- Always edit on paper, not on screen. I don't know why it is but you do miss typos and other errors if you rely on screen editing alone. Why such errors should hit you in the eye the moment you put the story on paper is, to me, an oddball but it does pay to edit on paper to be sure of getting your work as near perfection as possible.
- When entering competitions, take a week off the official deadline. I do this so that if things go wrong, life gets in the way and so on, I still have time in hand and a chance to enter that competition. It also means I've allowed enough time to edit and check the story before sending it in.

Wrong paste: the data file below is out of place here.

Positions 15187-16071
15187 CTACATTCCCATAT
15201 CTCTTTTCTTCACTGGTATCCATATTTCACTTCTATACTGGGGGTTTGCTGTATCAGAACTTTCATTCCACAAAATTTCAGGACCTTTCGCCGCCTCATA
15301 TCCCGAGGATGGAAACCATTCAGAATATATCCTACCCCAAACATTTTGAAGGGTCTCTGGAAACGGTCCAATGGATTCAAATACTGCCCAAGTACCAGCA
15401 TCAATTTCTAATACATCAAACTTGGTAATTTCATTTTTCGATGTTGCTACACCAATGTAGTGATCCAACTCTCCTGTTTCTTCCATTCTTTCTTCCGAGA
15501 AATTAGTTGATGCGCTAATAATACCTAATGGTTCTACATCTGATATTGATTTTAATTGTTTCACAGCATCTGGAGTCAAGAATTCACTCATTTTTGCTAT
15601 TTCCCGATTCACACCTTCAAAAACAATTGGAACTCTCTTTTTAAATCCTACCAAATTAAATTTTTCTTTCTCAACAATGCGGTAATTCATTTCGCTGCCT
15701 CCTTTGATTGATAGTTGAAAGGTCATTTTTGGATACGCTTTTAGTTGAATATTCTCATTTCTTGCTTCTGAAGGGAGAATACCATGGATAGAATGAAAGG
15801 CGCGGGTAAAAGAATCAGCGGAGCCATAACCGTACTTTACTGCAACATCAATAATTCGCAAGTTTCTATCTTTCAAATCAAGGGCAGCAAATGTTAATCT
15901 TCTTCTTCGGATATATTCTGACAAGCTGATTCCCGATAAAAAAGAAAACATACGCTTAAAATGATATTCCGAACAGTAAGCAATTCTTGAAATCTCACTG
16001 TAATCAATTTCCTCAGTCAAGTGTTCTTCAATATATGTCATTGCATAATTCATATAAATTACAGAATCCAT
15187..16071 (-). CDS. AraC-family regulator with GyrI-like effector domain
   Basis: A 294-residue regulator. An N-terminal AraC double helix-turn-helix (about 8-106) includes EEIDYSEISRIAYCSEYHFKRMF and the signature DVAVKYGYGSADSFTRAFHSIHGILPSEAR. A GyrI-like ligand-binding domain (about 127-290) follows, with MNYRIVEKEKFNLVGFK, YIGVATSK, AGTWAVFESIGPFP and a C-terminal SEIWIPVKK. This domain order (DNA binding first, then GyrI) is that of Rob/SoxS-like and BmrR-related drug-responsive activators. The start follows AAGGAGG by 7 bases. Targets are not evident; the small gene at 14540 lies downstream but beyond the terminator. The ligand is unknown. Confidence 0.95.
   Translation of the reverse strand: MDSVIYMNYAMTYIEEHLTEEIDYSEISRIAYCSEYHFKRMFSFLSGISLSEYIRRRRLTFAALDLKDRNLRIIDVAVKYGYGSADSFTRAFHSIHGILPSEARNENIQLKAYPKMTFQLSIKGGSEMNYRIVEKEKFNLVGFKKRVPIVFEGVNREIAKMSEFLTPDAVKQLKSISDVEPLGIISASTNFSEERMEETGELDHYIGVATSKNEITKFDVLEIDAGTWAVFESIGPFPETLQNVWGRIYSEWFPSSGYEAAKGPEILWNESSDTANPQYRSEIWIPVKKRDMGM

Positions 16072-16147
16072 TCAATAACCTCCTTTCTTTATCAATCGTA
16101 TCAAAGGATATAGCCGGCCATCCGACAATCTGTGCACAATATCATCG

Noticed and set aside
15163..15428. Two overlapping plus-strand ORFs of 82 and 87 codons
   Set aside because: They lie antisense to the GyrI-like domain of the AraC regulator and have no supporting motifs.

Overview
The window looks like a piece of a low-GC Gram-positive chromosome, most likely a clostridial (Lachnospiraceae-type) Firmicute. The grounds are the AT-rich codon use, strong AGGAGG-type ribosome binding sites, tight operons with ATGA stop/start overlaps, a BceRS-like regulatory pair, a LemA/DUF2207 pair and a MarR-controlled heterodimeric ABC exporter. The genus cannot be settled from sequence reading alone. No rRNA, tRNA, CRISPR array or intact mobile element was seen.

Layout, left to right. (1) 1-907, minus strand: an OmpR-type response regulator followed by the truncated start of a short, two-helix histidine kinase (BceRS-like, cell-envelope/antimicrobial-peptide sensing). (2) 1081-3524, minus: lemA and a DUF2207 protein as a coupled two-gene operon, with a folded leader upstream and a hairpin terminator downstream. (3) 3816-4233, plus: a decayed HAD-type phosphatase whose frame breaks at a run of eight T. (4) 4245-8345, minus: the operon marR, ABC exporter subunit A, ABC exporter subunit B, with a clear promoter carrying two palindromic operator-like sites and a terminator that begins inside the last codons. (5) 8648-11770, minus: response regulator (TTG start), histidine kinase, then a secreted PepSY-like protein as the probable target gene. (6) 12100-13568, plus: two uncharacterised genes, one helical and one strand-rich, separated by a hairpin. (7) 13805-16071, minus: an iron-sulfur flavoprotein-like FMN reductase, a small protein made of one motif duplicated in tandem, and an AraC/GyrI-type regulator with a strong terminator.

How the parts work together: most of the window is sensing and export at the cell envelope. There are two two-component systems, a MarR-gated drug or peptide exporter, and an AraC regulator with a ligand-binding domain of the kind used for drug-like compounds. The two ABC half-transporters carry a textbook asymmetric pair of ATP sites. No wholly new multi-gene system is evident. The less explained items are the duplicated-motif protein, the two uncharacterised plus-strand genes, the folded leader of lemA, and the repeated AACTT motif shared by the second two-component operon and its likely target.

- If in doubt about things such as dialogue presentation, take a contemporary novel or say a writing magazine that publishes short stories and see how they do it. This is a great way of making sure you've got things like this right.
- Be open to possibilities. Yes, your first ambition might be to be a novelist but be open to trying short stories, blogging etc. This widens your writing experience and gives you more material to put on your writing CV.
- Always check your work at least twice before sending it out. Check spellings, grammar, structure and so on as separate edits. I find looking for spelling errors easier to do as one job, then look at the story's structure as another.
I'm Allison Symes and write fairytales with bite, especially novels and short stories.